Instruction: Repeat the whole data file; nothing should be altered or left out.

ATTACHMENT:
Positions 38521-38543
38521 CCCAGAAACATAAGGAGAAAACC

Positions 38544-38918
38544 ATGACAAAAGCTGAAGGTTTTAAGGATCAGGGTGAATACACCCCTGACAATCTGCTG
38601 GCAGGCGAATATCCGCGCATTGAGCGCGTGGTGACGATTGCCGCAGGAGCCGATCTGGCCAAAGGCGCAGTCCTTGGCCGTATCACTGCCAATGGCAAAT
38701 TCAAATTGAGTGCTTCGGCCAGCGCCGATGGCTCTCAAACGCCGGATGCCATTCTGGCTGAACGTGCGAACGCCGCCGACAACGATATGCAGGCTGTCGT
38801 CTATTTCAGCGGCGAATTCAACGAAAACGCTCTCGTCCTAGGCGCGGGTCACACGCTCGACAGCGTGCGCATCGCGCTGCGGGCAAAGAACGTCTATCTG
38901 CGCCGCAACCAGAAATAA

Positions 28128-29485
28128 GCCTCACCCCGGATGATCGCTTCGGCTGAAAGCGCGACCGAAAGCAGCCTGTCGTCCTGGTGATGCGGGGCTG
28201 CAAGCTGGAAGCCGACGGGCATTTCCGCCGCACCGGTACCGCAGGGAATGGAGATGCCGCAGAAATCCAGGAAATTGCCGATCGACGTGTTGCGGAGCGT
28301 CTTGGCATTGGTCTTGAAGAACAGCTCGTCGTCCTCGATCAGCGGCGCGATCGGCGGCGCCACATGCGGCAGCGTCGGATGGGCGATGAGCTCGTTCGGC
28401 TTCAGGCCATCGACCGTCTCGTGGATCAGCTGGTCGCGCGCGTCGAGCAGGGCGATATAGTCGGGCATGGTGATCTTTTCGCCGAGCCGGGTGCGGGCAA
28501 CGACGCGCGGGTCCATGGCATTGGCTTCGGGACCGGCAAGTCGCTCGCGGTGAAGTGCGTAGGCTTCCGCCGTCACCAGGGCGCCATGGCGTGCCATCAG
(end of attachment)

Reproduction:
Positions 38521-38543
38521 CCCAGAAACATAAGGAGAAAACC

Positions 38544-38918
38544 ATGACAAAAGCTGAAGGTTTTAAGGATCAGGGTGAATACACCCCTGACAATCTGCTG
38601 GCAGGCGAATATCCGCGCATTGAGCGCGTGGTGACGATTGCCGCAGGAGCCGATCTGGCCAAAGGCGCAGTCCTTGGCCGTATCACTGCCAATGGCAAAT
38701 TCAAATTGAGTGCTTCGGCCAGCGCCGATGGCTCTCAAACGCCGGATGCCATTCTGGCTGAACGTGCGAACGCCGCCGACAACGATATGCAGGCTGTCGT
38801 CTATTTCAGCGGCGAATTCAACGAAAACGCTCTCGTCCTAGGCGCGGGTCACACGCTCGACAGCGTGCGCATCGCGCTGCGGGCAAAGAACGTCTATCTG
38901 CGCCGCAACCAGAAATAA

Positions 28128-29485
28128 GCCTCACCCCGGATGATCGCTTCGGCTGAAAGCGCGACCGAAAGCAGCCTGTCGTCCTGGTGATGCGGGGCTG
28201 CAAGCTGGAAGCCGACGGGCATTTCCGCCGCACCGGTACCGCAGGGAATGGAGATGCCGCAGAAATCCAGGAAATTGCCGATCGACGTGTTGCGGAGCGT
28301 CTTGGCATTGGTCTTGAAGAACAGCTCGTCGTCCTCGATCAGCGGCGCGATCGGCGGCGCCACATGCGGCAGCGTCGGATGGGCGATGAGCTCGTTCGGC
28401 TTCAGGCCATCGACCGTCTCGTGGATCAGCTGGTCGCGCGCGTCGAGCAGGGCGATATAGTCGGGCATGGTGATCTTTTCGCCGAGCCGGGTGCGGGCAA
28501 CGACGCGCGGGTCCATGGCATTGGCTTCGGGACCGGCAAGTCGCTCGCGGTGAAGTGCGTAGGCTTCCGCCGTCACCAGGGCGCCATGGCGTGCCATCAG